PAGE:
From Wi-Fi routers to dishwashers to treadmills – energy use at home has skyrocketed over the last 30 years. While ENERGY STAR-rated appliances help to conserve energy, the largest hurdle for homeowners to overcome is changing their energy behaviors.
To help you learn ways to reduce energy consumption (and lower your bill), Host Jeff recently welcomed Tom Turner, Environmental Program Coordinator-Compliance for Austin Energy, onto the vipHome Podcast.
Know your energy habits
“The best solution to saving energy is to change the way we use energy, the way we view energy, and start being aware of our use,” says Tom, who has worked for Austin Energy for more than 15 years. “We are creatures of habit. We get used to a particular thermostat setting at home. No matter where we go, we’re not comfortable unless the thermostat set point is the same.”
Temperature is just one of three general conditions that must be met to afford comfort. Humidity and airflow patterns are two other factors that contribute to the formula for comfort. Paying attention to all three factors will provide a steady comfort level while using less energy.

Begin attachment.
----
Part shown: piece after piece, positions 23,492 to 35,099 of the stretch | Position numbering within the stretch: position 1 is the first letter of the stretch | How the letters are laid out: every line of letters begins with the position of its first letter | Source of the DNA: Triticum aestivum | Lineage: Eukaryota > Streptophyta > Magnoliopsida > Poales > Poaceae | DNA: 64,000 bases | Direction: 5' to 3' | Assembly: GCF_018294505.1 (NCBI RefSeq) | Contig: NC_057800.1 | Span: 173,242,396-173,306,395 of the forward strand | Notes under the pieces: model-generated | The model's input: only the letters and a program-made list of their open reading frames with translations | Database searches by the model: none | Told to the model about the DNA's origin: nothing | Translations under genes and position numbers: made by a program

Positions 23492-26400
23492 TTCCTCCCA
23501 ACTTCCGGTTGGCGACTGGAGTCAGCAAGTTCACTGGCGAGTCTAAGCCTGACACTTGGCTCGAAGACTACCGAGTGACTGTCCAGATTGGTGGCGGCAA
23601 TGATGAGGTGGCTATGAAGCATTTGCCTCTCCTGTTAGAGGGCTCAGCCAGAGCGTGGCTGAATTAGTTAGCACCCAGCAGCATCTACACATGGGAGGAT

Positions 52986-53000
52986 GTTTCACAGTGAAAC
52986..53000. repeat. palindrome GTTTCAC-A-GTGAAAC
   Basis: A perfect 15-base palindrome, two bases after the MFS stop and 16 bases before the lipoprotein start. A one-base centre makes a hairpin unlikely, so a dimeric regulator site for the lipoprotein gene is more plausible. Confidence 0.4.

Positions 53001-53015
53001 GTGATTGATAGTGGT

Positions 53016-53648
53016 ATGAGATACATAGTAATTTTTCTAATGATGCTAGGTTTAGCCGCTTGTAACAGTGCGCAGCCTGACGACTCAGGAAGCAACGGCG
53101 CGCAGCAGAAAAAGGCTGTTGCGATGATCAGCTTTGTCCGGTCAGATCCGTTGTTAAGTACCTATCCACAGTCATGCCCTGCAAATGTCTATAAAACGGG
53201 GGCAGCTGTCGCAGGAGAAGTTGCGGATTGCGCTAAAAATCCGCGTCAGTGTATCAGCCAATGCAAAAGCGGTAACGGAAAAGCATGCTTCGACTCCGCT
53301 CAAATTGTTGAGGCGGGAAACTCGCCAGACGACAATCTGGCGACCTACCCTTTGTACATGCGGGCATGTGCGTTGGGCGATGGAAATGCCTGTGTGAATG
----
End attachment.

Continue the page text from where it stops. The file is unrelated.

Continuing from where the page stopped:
Another “comfort habit,” is “overdriving thermostats.” This occurs when a homeowner engages in physical activity, such as vacuuming, and becomes overheated from the work.
“We sit down and say, ‘Oh man, I’m burned up,’ and turn the thermostat down three or four degrees,” says Tom. “A drink of water or maybe just a toweling off a little bit would accomplish the same thing.”
With today’s air conditioners, lowering a thermostat two or three degrees can cause a system running at 70 percent capacity to ramp up over 100 percent capacity, wasting large amounts of energy. Later, homeowners may realize they have overcooled the space to uncomfortable levels.
“We need to get out of that habit,” says Tom. “Set it and forget it. That way, you’ll save money on that brand-new system.”
In order to change your energy habits, you must first understand them, which starts by studying your energy bill.
Know your energy bill
Many homeowners don’t understand their electric bill. Austin Energy, which serves almost half a million customers, recommends customers take the time to see where they use the most energy and seek ways to lower their consumption.